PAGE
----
Tips for Mixing Pre-Treated Remix Vocals

Transcript:

Hey, folks. Matthew Weiss here — www.weiss-sound.com, www.theproaudiofiles.com

I’m here to tell you that when you download an a capella for remixing, you can still treat that a capella. Here’s the thing.

When you get an a capella for a remix, specifically in something like an EDM record or something like that, that a capella has generally been treated. However, it’s been treated to match the original song. It’s the original song a capella.

So, while for the most part, it probably sounds right, it doesn’t mean that it’s necessarily spot on for the track that you’re constructing around that a capella.

Okay, let’s give an example here. Here is a remix provided to me by my friend, EverBeats, and it has this vocal in it.

[song plays]

And it sounds pretty good. However, I think that the original track was possibly a slightly darker sounding record overall, or a slightly more analog sounding record overall.

I want this vocal to stand out a little more bright, a little more clearly, and mesh with the brighter tones of this record. So, I’m going to throw on this EQ.

[song plays, enabling and bypassing EQ to vocals]

Alright, let’s hear that in solo.

[vocals play soloed]

So, what’s going on under the hood here? Well, I felt that it was a brighter record, I felt that it was a cleaner record, so I wanted it to stand a little bit more presently, and I wanted it to have a little bit more polish to it, and so what I’m doing here is I’m taking out a little bit of some spots in the mid-range that I felt were a little ugly, and also etching down the very low-range just slightly. This is almost an imperceptible difference, and then giving it just a little bit of presence in the upper-mid range.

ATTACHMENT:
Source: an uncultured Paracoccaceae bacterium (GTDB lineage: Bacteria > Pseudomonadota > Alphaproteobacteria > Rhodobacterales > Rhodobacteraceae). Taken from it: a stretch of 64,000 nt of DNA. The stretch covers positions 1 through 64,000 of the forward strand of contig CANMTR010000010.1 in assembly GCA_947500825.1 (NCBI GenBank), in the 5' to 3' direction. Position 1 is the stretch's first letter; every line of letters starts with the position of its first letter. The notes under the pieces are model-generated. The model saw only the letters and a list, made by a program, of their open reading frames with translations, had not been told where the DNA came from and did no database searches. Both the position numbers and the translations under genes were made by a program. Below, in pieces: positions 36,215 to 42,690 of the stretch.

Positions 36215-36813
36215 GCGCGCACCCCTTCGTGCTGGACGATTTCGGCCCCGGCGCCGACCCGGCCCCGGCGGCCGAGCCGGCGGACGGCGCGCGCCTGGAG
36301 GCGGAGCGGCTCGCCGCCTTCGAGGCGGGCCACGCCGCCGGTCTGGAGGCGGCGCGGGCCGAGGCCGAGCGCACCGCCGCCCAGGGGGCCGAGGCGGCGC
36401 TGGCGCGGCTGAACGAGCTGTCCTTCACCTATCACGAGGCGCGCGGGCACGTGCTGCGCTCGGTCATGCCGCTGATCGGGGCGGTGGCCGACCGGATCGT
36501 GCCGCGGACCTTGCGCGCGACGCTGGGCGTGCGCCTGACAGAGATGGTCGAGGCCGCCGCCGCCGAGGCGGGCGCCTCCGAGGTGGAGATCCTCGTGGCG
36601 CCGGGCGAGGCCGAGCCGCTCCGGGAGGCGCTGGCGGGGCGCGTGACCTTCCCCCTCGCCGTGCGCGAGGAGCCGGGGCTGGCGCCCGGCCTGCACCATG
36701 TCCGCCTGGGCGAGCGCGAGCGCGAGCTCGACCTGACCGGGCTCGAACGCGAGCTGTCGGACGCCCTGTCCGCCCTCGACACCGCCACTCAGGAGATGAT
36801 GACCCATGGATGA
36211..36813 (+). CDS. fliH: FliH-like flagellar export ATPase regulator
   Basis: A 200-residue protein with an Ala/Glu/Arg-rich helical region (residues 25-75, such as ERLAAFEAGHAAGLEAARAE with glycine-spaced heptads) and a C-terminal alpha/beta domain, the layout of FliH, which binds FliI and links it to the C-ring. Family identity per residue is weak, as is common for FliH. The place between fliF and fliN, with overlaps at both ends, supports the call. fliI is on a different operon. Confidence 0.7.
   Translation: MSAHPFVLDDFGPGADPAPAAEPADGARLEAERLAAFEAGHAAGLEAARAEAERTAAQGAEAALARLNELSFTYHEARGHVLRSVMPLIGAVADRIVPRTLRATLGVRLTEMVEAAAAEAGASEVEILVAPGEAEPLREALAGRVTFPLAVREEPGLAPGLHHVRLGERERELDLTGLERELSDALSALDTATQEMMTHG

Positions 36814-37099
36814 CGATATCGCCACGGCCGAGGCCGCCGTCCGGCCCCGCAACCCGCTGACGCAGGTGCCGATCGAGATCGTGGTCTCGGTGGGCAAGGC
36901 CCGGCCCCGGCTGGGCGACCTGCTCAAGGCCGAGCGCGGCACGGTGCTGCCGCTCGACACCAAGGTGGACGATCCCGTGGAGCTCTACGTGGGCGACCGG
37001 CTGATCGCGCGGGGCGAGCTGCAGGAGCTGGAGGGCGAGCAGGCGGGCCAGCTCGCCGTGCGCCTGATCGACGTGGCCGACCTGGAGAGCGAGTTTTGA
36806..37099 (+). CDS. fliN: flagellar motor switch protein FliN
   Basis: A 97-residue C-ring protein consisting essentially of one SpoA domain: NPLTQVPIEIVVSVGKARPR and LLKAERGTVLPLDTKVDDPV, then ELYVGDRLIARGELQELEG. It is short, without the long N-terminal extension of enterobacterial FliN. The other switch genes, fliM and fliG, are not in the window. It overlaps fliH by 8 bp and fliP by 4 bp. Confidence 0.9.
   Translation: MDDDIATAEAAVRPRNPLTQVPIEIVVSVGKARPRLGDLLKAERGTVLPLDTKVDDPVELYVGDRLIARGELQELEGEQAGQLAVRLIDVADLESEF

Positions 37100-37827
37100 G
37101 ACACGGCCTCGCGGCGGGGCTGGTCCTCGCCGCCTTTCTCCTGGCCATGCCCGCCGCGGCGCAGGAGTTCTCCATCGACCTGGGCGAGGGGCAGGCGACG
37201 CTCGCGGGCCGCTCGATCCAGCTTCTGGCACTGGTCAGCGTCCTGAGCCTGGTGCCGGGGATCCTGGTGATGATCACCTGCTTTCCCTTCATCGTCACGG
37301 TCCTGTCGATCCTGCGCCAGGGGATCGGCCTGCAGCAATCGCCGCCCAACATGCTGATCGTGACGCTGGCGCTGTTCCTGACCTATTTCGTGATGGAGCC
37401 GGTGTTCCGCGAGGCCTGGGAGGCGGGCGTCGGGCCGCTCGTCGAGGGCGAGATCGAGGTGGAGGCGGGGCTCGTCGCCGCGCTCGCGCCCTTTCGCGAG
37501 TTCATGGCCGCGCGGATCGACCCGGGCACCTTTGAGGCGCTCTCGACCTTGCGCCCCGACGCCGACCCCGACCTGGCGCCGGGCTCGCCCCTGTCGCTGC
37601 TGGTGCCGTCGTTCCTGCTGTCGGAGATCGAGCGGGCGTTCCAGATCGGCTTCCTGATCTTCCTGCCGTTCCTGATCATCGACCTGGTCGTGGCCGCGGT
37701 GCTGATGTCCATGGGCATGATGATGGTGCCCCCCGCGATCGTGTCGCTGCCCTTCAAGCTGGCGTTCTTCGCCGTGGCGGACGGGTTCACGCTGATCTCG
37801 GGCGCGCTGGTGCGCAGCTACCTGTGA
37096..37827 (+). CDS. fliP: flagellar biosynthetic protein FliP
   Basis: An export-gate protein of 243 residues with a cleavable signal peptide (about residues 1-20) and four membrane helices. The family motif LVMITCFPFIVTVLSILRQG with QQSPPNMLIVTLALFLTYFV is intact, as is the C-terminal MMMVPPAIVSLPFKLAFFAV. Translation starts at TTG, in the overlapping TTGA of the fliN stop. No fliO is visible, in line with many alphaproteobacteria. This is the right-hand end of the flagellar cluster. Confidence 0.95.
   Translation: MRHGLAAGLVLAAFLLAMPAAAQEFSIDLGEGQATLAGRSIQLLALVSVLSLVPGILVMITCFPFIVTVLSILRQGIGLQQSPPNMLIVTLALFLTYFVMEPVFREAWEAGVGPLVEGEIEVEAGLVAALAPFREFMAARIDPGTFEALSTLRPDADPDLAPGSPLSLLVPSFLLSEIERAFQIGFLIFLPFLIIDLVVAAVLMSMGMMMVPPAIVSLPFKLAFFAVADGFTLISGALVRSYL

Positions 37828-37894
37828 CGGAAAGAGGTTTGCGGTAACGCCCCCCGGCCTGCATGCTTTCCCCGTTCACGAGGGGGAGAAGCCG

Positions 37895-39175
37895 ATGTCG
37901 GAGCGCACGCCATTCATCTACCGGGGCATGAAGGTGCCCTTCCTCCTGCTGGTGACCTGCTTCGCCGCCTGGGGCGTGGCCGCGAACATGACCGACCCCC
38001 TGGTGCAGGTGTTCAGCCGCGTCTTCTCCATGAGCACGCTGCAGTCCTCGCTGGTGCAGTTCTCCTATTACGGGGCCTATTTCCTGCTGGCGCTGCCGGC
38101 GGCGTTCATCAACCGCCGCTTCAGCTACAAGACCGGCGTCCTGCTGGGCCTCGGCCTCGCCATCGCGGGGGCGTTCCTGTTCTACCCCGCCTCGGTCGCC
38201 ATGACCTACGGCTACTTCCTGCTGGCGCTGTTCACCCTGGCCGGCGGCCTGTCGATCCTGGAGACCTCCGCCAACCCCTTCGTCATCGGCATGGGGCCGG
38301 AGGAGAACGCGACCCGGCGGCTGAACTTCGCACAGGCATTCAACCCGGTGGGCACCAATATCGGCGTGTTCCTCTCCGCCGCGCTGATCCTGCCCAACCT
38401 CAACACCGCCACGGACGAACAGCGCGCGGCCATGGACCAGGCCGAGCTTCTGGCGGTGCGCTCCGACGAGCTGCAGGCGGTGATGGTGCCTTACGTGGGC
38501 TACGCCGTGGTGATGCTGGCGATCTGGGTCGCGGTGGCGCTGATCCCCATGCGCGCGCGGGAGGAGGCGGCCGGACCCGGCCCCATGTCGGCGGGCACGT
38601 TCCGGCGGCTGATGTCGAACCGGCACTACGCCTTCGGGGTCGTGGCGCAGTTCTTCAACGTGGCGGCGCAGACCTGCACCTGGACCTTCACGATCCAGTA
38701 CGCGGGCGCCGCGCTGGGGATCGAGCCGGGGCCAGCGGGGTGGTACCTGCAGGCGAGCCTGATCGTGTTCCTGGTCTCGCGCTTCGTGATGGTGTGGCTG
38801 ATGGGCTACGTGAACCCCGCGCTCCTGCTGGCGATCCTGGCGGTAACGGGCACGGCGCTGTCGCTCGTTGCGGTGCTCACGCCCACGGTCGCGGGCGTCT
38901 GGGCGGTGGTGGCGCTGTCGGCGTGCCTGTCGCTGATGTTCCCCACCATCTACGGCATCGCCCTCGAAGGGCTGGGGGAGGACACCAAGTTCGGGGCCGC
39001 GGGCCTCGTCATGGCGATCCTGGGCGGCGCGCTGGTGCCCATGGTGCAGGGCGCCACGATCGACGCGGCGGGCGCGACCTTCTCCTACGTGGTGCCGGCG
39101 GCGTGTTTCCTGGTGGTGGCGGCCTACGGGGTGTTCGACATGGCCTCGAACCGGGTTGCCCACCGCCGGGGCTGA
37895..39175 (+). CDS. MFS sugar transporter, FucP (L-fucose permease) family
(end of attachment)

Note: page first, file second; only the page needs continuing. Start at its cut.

I will show you exactly what’s going on, one step at a time.

[edm vocals]

So, that 560Hz cut that I’m doing, that’s primarily cleaning up and cutting down the room tone from the reverb that’s on those vocals that was printed onto them. Then, similarly, this 360Hz cut…

[edm vocals]

…Just a slightly boxy tone, so I’m etching that out a little bit. Given the context of a different mix, that tone might be necessary for the vocal to sound like it has body, however, in this particular remix, we don’t need that tone there.

[vocals play]

The low end bump is just a little bit of extra woof that’s in there. It’s very, very subtle, but it’s something where I’m playing a game of inches*** here, so even if I hear it just a little bit, that’s enough. That’s probably the least impactful move of the whole EQ process here.

[playing soloed vocals]

So, this 1.5 kHz boost here is not really going to make too much sense in the solo, so I’m going to play it in the context of the record.

[full mix]

It makes the vocals step forward a little bit, so that it makes sense with that snare and with some of the brighter synths.

Here’s that exaggerated.

[mix plays]

So, in a way, actually, it sort of illustrates that point, which is that if you were to hear this in solo mode, with the 1.5 decibel boost at 1.5kHz, it sounds a little bit grungier, because there’s some grungy tones there, but because it helps it stand forward, it’s still sort of a necessary move. This is why every context sort of dictates what the EQ is going to be.

Matthew Weiss

Matthew Weiss

Matthew Weiss is a Grammy nominated and Spellemann Award winning audio engineer from Philadelphia. Matthew has mixed songs for Snoop, Sonny Digital, Gorilla Zoe, Uri Caine, Dizzee Rascal, Arrested Development, 9th Wonder, !llmind & more. Get in touch: Weiss-Sound.com.
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